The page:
How TOPPS helps poverty’s effects on kids



Three out of four students in the Pine Bluff School District are eligible for free or reduced meals.


TOPPS provides daily meals to more than 2,600 children year-round.



Unemployment among black youth in Jefferson County is 47%--significantly higher than the overall unemployment rate of 7.6%.


TOPPS is the only community-based organization in the immediate area that offers job training, mentoring and other support programs to students over age 14.



While Arkansas ranks among the lowest states in the nation for student test scores and graduation rates, Pine Bluff students perform lower on state literacy and math tests and are less likely to graduate than students outside the area.


All of the students who participate in TOPPS’ DREAMS program graduate from high school and are either accepted into college or join the military.

Client Success Stories

Brandon Jolly, 26

Raised by grandparents after his mother became ill with MS, Brandon Jolly was a shy kid who always sat at the back of the classroom and didn’t want to talk to anyone. That changed in 3rd grade when he entered Little TOPPS and later joined “Moving Forward,” TOPPS’ mentoring program for young men.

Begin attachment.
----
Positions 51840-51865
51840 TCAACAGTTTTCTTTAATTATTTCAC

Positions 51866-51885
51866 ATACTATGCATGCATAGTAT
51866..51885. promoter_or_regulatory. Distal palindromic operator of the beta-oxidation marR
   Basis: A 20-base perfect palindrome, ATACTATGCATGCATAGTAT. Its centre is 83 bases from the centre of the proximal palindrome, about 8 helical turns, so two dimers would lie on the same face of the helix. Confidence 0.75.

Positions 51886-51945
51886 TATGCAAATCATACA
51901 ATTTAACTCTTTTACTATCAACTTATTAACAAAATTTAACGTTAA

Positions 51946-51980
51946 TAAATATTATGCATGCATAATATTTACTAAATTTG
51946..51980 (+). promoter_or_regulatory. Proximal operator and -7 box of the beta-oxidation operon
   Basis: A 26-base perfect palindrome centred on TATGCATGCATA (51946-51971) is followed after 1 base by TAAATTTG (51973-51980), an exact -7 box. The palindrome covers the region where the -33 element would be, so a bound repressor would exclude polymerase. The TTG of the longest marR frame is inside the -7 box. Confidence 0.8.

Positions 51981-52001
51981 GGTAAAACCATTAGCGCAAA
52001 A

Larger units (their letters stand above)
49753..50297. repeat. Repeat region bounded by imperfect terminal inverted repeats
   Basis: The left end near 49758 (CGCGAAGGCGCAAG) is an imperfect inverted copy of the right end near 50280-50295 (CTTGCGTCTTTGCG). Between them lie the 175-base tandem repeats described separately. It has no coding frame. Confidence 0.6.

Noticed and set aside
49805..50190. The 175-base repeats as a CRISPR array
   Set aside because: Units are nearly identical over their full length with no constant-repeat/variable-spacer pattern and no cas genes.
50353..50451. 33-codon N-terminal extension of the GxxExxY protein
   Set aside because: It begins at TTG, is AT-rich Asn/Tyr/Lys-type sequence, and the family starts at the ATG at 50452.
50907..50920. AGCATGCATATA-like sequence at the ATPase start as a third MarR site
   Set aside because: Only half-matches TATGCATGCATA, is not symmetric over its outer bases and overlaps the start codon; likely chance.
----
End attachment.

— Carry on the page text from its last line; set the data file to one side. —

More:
Meeting every Saturday until they graduated from high school, Brandon and the other boys met successful businessmen, engaged in team-building activities and received coaching in a variety of life skills such as how to knot a tie and the proper use of dining utensils.


“The mentors taught us how to think critically and laid a foundation for what it takes to be a man,” Jolly said. “It was a brilliant idea, to keep young black men off the streets so we couldn’t get involved in things we shouldn’t be involved in.”


Jolly, 26, now works at Purdue University as a Residence Education Coordinator and is entering a PhD program in Higher Education Leadership. High school friends who weren’t mentored have lives that look a lot different from his today, he said. “My drive to want to continue to succeed, to talk to people, to always look my best and be ready to perform—that’s what TOPPS instilled in me.”

Devontae Brown, 22

Devontae Brown struggled to pay attention in school, began talking in class and stopped turning in homework and schoolwork assignments after his parents divorced.


With his father gone and his mother working two jobs to support the family, he might have joined a gang like some of his best friends. Like them, he might have gone to juvenile detention in 7th and 8th grade for gang-related robberies and assaults or found himself serving an adult prison term for even worse crimes.


Devontae says there was one reason he didn’t go down that path: TOPPS.


“They had video games, extracurricular activities; they taught us how to cook and spent a lot of time teaching us valuable life skills,” said Devontae, who joined Little TOPPS in the third grade. “It was a safe haven—safe from what was happening on the streets.”

Now 22 and a college graduate, Devontae is paying it forward by serving as a mentor to three high school boys. “Being in Pine Bluff, it’s so easy to get in trouble. One day you’ll be here. The next you’re dead and gone just by getting in with the wrong crowd. But TOPPS is like a really big family. They never leave anyone behind.”